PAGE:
Mark Twain House Hartford, Conn. Visited: March 28, 2004 NPS Site Visited: Not an NPS Site Local Website
WHAT IS IT? Ornately and expensively decorated and designed 19-room house lived in by Samuel Clemens (Mark Twain) and his family from 1874 to 1891.
BEAUTY (6/10) Samuel Clemens married into money and contracted with a controversial architect to design the house in well-to-do Hartford, Conn. Unique features like twin chimneys for each of the 9 fireplaces inside, numerous porches, painted bricks and servants quarters which face the main street (to tick off the neighbors) add to the home’s eclectic charm. The interior is lovingly restored, with several original items. Stenciling and painted inlay on all of the walls and ceilings have been restored by a father and son team who have been working with the Twain house for over 30 years.
HISTORIC SIGNIFICANCE (5/10) Samuel and his wife Olivia built this house to be their dream home. Is there a voice more American than Twain? As he told his admirers in Europe, “I am not an American. I am the American.”
The house itself has little historical value other than it perfectly reflects the irascible whimsy personified by Mark Twain.
CROWDS (6/10) We were among a group of about 10 people.
EASE OF USE/ACCESS (3/5) Relatively easy to find from the highway. Individuals who have trouble walking will find it difficult to climb the three flights of stairs in the Twain house.
CONCESSIONS/BOOKSTORE (4/5) Expansive collection of Twain’s books available in paperback or more costly hardbound editions. Postcards were a little pricey.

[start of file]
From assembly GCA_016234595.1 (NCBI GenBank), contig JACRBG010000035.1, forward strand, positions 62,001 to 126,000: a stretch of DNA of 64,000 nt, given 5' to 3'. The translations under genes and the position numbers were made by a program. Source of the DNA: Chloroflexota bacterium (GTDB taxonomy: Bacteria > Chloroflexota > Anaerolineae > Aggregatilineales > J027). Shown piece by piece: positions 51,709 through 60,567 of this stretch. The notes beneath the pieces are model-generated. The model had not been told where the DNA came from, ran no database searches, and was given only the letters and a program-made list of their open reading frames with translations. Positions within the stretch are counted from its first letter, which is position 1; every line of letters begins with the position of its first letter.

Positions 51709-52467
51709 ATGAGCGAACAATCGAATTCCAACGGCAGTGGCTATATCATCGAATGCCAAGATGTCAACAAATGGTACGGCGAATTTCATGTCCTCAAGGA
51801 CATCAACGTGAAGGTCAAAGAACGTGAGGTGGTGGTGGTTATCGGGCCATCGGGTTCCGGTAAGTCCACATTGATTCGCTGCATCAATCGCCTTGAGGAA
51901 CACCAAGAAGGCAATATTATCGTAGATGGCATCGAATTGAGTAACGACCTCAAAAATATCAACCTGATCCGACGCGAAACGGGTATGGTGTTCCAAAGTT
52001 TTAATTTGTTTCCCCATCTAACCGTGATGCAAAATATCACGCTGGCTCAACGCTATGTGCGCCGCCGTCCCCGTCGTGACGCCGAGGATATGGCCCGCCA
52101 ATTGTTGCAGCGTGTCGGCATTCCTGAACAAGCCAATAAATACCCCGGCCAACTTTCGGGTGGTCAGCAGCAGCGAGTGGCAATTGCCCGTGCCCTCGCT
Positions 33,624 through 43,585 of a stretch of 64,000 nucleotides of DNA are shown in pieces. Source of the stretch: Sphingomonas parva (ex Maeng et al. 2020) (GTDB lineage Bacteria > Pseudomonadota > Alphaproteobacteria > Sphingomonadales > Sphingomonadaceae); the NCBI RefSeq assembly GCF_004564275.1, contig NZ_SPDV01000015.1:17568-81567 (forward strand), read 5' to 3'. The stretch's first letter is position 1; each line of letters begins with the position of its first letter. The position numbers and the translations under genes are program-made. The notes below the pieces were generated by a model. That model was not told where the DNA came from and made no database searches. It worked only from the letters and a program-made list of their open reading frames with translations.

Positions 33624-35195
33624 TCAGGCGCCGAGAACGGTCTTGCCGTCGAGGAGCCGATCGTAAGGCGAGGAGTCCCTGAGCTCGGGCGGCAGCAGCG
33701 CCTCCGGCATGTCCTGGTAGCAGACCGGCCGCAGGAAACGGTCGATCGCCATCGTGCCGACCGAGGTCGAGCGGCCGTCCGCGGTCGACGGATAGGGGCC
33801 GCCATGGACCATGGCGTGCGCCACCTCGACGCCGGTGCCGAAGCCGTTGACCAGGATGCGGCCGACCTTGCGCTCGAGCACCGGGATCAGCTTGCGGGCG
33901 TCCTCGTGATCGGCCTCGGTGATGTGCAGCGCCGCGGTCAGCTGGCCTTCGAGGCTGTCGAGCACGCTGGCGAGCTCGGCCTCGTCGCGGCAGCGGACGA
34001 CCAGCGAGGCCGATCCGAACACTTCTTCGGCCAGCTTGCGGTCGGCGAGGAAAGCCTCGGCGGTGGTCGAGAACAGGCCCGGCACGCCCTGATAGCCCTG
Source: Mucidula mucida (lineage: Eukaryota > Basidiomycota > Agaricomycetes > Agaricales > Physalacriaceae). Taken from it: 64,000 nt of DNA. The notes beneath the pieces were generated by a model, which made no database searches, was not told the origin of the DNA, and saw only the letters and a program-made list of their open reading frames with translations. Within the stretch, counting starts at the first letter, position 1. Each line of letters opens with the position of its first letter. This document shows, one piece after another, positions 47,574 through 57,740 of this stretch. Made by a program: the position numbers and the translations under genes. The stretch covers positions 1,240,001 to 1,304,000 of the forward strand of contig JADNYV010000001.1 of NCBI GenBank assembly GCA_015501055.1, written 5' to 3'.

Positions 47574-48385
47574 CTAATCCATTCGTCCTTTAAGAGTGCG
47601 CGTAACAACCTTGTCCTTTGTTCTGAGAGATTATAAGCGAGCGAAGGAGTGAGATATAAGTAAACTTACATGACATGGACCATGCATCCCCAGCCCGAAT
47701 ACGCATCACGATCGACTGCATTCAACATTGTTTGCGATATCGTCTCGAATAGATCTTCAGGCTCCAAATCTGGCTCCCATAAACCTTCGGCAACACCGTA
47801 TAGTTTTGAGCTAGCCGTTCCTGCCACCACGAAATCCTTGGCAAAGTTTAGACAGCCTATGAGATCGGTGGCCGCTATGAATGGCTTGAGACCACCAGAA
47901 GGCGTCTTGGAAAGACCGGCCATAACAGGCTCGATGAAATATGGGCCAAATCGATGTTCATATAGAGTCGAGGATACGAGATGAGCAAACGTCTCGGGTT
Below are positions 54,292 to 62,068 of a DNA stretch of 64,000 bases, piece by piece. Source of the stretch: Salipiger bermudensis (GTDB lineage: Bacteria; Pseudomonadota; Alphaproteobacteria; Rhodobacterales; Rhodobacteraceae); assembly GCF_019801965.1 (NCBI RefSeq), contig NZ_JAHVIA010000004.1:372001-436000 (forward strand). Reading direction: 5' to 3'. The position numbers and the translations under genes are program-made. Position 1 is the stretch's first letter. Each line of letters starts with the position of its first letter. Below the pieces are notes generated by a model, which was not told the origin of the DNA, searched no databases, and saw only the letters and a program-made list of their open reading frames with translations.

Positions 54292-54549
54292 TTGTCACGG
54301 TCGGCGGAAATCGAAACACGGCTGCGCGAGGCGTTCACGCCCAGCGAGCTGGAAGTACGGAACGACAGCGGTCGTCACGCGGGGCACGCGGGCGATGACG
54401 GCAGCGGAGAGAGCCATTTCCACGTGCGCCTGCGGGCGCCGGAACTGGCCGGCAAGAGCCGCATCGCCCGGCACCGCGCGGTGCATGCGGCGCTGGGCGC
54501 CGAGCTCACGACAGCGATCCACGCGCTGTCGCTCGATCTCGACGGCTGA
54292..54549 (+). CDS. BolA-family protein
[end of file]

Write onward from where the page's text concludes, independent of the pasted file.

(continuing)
COSTS (1/5) Quite expensive. $16 per adult. If you’re a AAA member, you’ll receive a $1 discount from each ticket.
RANGER/GUIDE TO TOURIST RATIO (3/5) Fine. The interior of the house can only be seen as part of a tour.
TOURS/CLASSES (6/10) Our tour guide clearly enjoyed talking about Samuel Clemens, his life and his work. All questions were held until the end of the tour, which made it difficult to remember the ones you wanted to ask. Nonetheless, every question that we had was answered within the tour monologue. Although the tour took over an hour, it did feel a bit rushed.
FUN (8/10) Mark Twain is probably Michael’s favorite American author, but his preferences are known to change without much notice. He was going to be harsher in his critique than an open-minded tourist. Twain’s home most definitely delivers the goods. Twain’s literary personality is quite similar to the personality reflected in his house. This insightful window into Twain was more than fun for Michael. The stories told by the guide could have been much funnier, but we blame that on the guide’s timing not the stories themselves.
WOULD WE RECOMMEND? (7/10) If you love Twain, you probably going to find a way to visit the site regardless. We sure did. If you’re not familiar with our nation’s greatest writer perhaps the personality of the house will motivate you to give him a read. Visiting the house is pricey, but Michael would not have missed it. We only wish that the smell of the house during Twain’s residency could be restored. Between Twain’s 25 cigars a day, 12 cats, 4 collies, 3 daughters, numerous visitors and all their night billiards binges, one can only imagine the glorious stench of exuberant life everywhere.
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